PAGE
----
According to the Centers for Disease Control and Prevention (CDC), about 37 million American adults—or 15 percent of the U.S. adult population—are estimated to have chronic kidney disease (CKD), and most are undiagnosed.
Diabetes and high blood pressure are the leading causes of CKD in adults and the number-one cause of kidney failure, representing nearly 3 out of 4 new cases. In 2017, treating Medicare beneficiaries with CKD cost over $84 billion, and treating people with end-stage renal disease (ESRD) cost an additional $36 billion.
These numbers are tough to swallow, especially since diabetes and high blood pressure are often easily controlled through lifestyle modifications. For example, research has proven time and again that proper nutrition can help to keep blood sugar levels in check, and consuming less sodium can help to lower blood pressure.
While uncontrollable risk factors may also contribute to these conditions, surely the overall spend to treat patients with CKD and ESRD could be less burdensome on our healthcare system. Detecting and treating patients in the earliest phases of CKD is key to successful health outcomes.
Over the past few years, CKD and ESRD have received considerable attention by policymakers. Consider some recent highlights:
COVID-19 has brought unique challenges to providers caring for CKD, ESRD and post-transplant patients—forcing them to modify their approaches to engagement, diagnosis, and treatment. Dialysis facilities developed new protocols to screen and triage at-risk patients and established specific schedules or separate sites of care for potentially COVID-positive patients. Policymakers also allowed a number of flexibilities for these providers to utilize tele-nephrology for the first time and waived previous requirements for face-to-face visits between home dialysis patients and their managing clinicians.
Medicare Advantage (MA)
Beginning in 2021, ESRD beneficiaries can now select a Medicare Advantage (MA) plan during open enrollment, regardless of their previous coverage. This is due to the implementation of provisions from the 21st Century Cures Act, signed into law December 2016. The Act was designed to help accelerate medical product development and bring new innovations and advances to patients who need them faster and more efficiently. The Centers for Medicare & Medicaid Services (CMS) estimates an additional 83,000 people with ESRD will enroll in MA by 2026, representing a 63 percent increase.
In 2020, the CMS also changed the network adequacy requirements for MA plans related to outpatient dialysis facilities. Network adequacy standards determine how many types of providers must be in a plan’s network based on factors like travel time or number of miles a beneficiary must drive to reach a provider’s office or facility. The CMS intends to require MA organizations to submit proof of an adequate network that provides the required access and availability to dialysis services, including outpatient facilities.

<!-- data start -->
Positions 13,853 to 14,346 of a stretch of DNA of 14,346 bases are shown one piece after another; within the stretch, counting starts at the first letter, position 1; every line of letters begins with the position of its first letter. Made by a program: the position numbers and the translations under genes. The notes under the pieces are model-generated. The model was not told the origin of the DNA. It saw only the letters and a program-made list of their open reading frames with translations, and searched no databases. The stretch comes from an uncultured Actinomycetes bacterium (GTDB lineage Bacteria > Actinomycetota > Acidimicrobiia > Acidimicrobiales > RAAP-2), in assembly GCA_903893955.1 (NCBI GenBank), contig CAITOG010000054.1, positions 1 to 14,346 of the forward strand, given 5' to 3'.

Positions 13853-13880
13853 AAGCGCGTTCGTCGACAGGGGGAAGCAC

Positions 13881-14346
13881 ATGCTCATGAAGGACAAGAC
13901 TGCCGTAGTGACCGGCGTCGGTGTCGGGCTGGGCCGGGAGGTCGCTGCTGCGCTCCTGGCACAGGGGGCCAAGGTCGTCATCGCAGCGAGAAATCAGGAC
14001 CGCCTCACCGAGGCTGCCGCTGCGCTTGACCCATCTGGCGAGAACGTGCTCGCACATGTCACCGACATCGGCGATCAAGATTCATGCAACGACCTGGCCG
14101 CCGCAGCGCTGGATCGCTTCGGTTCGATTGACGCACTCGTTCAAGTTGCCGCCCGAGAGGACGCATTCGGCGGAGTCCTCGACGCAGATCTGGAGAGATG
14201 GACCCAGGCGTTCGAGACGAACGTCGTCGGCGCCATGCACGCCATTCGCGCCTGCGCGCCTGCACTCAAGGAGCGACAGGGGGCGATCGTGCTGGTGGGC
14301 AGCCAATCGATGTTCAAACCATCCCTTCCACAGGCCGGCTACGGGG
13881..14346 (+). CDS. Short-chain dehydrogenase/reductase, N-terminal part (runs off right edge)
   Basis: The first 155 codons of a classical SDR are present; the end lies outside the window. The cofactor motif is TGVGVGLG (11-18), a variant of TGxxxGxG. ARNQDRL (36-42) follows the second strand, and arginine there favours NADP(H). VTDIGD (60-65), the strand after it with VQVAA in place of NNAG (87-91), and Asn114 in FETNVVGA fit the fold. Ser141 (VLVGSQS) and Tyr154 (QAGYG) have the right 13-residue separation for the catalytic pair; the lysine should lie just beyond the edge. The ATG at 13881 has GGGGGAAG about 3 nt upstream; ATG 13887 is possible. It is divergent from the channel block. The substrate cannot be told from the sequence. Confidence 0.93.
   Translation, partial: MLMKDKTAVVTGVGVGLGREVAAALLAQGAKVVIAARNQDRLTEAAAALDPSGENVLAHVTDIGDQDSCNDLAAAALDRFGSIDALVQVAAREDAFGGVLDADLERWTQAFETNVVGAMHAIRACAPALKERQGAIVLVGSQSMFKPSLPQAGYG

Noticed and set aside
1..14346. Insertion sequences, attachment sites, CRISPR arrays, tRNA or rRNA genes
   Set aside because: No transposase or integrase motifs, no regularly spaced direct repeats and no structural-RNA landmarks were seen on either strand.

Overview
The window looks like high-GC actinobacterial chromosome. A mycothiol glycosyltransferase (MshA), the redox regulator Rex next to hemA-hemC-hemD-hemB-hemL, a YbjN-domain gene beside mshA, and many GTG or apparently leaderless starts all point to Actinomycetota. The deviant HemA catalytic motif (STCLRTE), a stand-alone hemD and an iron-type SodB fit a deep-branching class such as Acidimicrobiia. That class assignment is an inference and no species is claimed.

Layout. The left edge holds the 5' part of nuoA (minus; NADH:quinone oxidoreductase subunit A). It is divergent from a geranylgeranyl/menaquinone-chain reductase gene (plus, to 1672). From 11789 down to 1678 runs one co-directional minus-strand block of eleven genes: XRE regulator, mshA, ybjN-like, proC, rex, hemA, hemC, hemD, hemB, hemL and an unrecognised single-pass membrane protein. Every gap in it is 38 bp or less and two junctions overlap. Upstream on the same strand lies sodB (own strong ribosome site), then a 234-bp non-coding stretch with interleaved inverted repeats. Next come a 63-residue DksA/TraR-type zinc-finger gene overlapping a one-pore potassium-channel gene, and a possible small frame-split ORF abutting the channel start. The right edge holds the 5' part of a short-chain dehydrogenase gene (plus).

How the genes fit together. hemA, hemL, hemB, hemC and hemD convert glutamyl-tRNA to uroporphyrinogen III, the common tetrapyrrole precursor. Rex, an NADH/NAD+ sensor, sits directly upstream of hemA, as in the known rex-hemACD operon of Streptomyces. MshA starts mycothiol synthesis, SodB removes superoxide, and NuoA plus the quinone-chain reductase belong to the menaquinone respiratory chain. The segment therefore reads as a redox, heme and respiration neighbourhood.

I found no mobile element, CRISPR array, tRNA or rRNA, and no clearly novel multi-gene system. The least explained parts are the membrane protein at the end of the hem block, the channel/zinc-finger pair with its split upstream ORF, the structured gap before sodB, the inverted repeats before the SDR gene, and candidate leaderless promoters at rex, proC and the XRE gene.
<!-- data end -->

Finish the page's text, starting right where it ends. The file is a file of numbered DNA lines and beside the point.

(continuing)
The Center for Medicare & Medicaid Innovation (CMMI) Kidney Care Models
In July 2019, President Trump signed the executive order “Advancing American Kidney Health Initiative,” which was designed to improve the lives of Americans with kidney disease by expanding treatment options and reducing healthcare costs. As a result of this initiative, the CMMI proposed two models: a mandatory ESRD Treatment Choices (ETC) model and a voluntary Kidney Care Choices model (KCC).
The ETC model is designed to test whether greater use of home dialysis and kidney transplantation for beneficiaries with ESRD will reduce Medicare expenditures, while preserving or enhancing the quality of care. The KCC model, comprised of four voluntary kidney care payment options, is designed to help healthcare providers reduce the cost and improve the quality of care for patients with late-stage CKD and ESRD. The model also aims to delay the need for dialysis and encourage kidney transplantation. Payment models are set to launch April 1, 2021.
Innovative Payment Pathways
CMS recently introduced two new payment pathways to reduce access barriers to innovative therapies, equipment, and supplies.
The Transitional Drug Add-on Payment Adjustment (TDAPA), established in 2016 rulemaking, is intended “to facilitate beneficiary access to certain qualifying, new injectable or intravenous products by allowing payment for these drugs and biologicals while the necessary utilization data is collected.” Data is used to incorporate the costs of qualifying drugs into a bundled payment system, called the ESRD Prospective Payment System (PPS). In 2021, the CMS added new dollars to the ESRD PPS bundle for calcimimetics, or pharmaceutical drugs that mimic the effect of calcium on calcium receptors.
The CMS also introduced and revised the Transitional Add-on Payment for New and Innovative Equipment and Supplies for qualifying equipment and supplies. The rule specifically expands eligibility for the ESRD PPS’ transitional add-on payment adjustment for new and innovative equipment and supplies (TPNIES) to certain capital-related assets, including home dialysis machines. The final rule encourages the development of new and innovative home dialysis machines that give Medicare beneficiaries with ESRD more dialysis treatment options in the home that can improve their quality of life.
Given the above, one wonders whether the incidence of CKD and ESRD will decrease over time, and how the cost to treat patients with these diseases will be affected. Only time will tell.
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